The Case that Never Dies: The Lindbergh Kidnapping (Google eBook)

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Rutgers University Press, 2004 - True Crime - 480 pages
6 Reviews

The Case That Never Dies places the Lindbergh kidnapping, investigation, and trial in the context of the Depression, when many feared the country was on the edge of anarchy. Gardner delves deeply into the aspects of the case that remain confusing to this day, including Lindbergh's dealings with crime baron Owney Madden, Al Capone's New York counterpart, as well as the inexplicable exploits of John Condon, a retired schoolteacher who became the prosecution's best witness. The initial investigation was hampered by Colonel Lindbergh, who insisted that the police not attempt to find the perpetrator because he feared the investigation would endanger his son's life. He relented only when the child was found dead.

After two years of fruitless searching, Bruno Richard Hauptmann, a German immigrant, was discovered to have some of the ransom money in his possession. Hauptmann was arrested, tried, and sentenced to death. Throughout  the book, Gardner pays special attention to the evidence of the case and how it was used and misused in the trial. Whether Hauptmann was guilty or not, Gardner concludes that there was insufficient evidence to convict him of first-degree murder.

Set in historical context, the book offers not only a compelling read, but a powerful vantage point from which to observe the United States in the 1930s as well as contemporary arguments over capital punishment.

  

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Review: The Case That Never Dies: The Lindbergh Kidnapping

User Review  - Erin - Goodreads

Weirdly dry and boring for such a fascinating crime. Think a different type of writer might have been able to construct a more flowing narrative. Read full review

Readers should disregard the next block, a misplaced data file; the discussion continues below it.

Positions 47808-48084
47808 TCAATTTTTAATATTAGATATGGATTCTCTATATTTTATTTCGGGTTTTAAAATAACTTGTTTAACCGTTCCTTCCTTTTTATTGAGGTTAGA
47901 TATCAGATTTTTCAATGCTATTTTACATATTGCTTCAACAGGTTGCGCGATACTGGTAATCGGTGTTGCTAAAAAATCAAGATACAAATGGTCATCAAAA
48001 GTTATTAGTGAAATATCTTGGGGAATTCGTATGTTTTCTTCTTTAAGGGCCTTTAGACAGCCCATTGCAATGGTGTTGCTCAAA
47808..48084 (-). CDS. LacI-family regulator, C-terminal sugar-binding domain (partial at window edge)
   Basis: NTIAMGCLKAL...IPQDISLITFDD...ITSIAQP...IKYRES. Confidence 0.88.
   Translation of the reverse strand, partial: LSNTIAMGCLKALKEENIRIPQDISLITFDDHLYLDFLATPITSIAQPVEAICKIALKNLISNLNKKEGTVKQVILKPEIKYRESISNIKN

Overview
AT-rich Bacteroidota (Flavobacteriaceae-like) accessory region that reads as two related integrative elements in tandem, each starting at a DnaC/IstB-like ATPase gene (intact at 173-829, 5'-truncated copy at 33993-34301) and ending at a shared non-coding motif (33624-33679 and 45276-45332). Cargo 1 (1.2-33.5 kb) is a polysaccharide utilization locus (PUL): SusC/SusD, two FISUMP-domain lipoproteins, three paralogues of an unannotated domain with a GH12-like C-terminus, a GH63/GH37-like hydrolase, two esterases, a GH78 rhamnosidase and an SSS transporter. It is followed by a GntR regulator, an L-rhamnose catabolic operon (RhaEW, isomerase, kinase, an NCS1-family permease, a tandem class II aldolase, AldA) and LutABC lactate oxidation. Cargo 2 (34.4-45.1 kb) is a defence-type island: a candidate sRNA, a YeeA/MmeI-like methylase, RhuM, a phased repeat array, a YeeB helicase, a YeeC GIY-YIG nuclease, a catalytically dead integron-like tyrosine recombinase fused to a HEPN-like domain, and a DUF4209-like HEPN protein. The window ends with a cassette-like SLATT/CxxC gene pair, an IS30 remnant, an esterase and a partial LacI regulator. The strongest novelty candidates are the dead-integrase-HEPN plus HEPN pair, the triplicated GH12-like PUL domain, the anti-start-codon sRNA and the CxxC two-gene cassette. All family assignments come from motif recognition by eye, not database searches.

Review: The Case That Never Dies: The Lindbergh Kidnapping

User Review  - Jill Crosby - Goodreads

I had been led to believe that this book, being a more recent publication, was going to provide new insight into the details of the Lindbergh kidnapping. What I got instead was a cool 400 pages of ... Read full review

Contents

SUDDEN FAME
5
BETTY COWS JOURNEY
11
MICKEY ROSNERS GAME
34
MAN OF MYSTERY
57
INTERROGATIONS
88
EXPERT OPINIONS MONEY HANDWRITING AND A LADDER
112
CONFRONTATIONS
143
IN DISTRICT ATTORNEY FOLEYS OFFICE
173
THE SEARCH FOR ISIDOR FISCH
243
JUDGE TRENCHARDS COURTROOM
267
TRIAL BY EXPERTS
298
CROSS EXAMINATIONS
321
THE GOVERNOR AND THE MAN IN THE DEATH HOUSE
358
THE PALATE OF MORTALS
397
Notes
417
Bibliography
463

MRWILENTZ BUILDS HIS CASE
199
VISIONS OF A LADDER
222

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Page 3 - I started to climb out of the cockpit, but as soon as one foot appeared through the door I was dragged the rest of the way without assistance on my part. For nearly half an hour I was unable to touch the ground, during which time I was ardently carried around in what seemed to be a very small area, and in every position it is possible to be in.
Page 4 - And now, my fellow-citizens, this young man has returned. He is here. He has brought his unsullied fame home. It is our great privilege to welcome back to his native land, on behalf of his own people, who have a deep affection for him and have been thrilled by his splendid achievement, a Colonel of the United States Officers...
Page 4 - Our messenger of peace and good-will had broken down another barrier of time and space and brought two great peoples into closer communion. In less than a day and a half he had crossed the ocean over which Columbus had traveled for sixty-nine days and the Pilgrim Fathers for sixty-six days on their way to the New World. "But, above all, in showering applause and honors upon this genial, modest American youth, with the naturalness, the simplicity and the poise of true greatness, France had the opportunity...

About the author (2004)

Lloyd C. Gardner, a professor of history at Rutgers University, is the author of over a dozen books on U.S. foreign relations. Among the awards he has received are two Fulbright Professorships and a Guggenheim Fellowship.

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